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Winner of the 2013 Saboteur Award for Best Fiction Anthology
From village storytellers to nineteenth-century serialisations, from pub anecdotes to dramatic monologues, storytelling is an enduring art form. This collection of short stories reconnects storytelling with its oral and performative roots. There are stories here for performance, stories which play with sound, stories which dramatise conflicting voices, and stories which are musical in style.
Because of the way these stories speak from the page, it doesn’t matter whether or not they are actually read out loud. Rather, these are stories which might equally be ‘performed’ on the reader’s mental stage, heard in the reader’s mind’s-ear.
There is a burgeoning culture in the U.K. and beyond of oral story-telling and prose writers performing their work live, a culture which has developed out of the popularity of poetry in performance. There are numerous collections and anthologies which aim to capture the energy of performance poetry on the page. There is, though, no comparable literature for stories in performance – making this collection unique.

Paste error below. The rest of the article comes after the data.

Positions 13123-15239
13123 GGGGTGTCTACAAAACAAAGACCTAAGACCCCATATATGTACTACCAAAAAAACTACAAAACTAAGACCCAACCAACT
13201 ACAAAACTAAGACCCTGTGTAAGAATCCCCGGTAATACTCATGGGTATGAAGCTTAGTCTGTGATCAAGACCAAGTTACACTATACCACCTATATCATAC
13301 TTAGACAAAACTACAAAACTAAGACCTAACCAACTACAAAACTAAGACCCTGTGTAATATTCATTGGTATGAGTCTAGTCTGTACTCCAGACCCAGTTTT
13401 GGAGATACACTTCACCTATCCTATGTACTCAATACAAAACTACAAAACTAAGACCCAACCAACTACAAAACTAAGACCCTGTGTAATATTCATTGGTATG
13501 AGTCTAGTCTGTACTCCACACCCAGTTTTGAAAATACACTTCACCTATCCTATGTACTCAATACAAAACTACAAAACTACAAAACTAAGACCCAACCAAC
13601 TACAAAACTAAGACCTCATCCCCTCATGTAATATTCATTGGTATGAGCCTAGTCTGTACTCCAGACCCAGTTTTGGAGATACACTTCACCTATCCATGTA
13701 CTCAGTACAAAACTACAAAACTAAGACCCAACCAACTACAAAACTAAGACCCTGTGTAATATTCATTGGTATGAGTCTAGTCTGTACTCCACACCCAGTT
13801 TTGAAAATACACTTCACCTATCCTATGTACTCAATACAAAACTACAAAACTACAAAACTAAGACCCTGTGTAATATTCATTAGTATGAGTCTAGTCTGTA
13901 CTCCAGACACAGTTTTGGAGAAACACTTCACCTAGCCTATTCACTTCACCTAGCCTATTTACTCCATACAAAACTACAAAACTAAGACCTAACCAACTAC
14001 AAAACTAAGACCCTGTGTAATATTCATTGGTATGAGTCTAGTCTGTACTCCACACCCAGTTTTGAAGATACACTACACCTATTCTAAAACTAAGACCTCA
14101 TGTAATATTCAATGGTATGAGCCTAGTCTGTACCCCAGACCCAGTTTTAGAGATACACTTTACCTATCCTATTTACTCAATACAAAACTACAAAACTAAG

In order to demonstrate the huge diversity of possible performance styles in prose, the collection mingles flash fiction with more sustained stories, genre fiction with realism, experimental pieces with oral storytelling. Contributors are similarly varied in their styles, backgrounds, experience and genres, and include Salman Rushdie, Hanif Kureishi, Ian McEwan, Blake Morrison, Louis De Bernières, Adele Parks, Kate Pullinger, Adam Roberts, Michelene Wandor, Vanessa Gebbie, Judith Allnatt, Jo Baker, David Belbin, Panos Karnezis, Jane Holland, Gemma Seltzer, Ailsa Cox and Will Buckingham.
‘A great story is nothing if not a score for the human voice, a spell to seduce the ear, brain and heart. The stories in Overheard cast a powerful spell. They take us into worlds that are as intimate as they are universal; as timeless as they are timely. Whether spoken, shouted, sung or murmured, here are stories that compel us to sit up and listen.’ —Alison MacLeod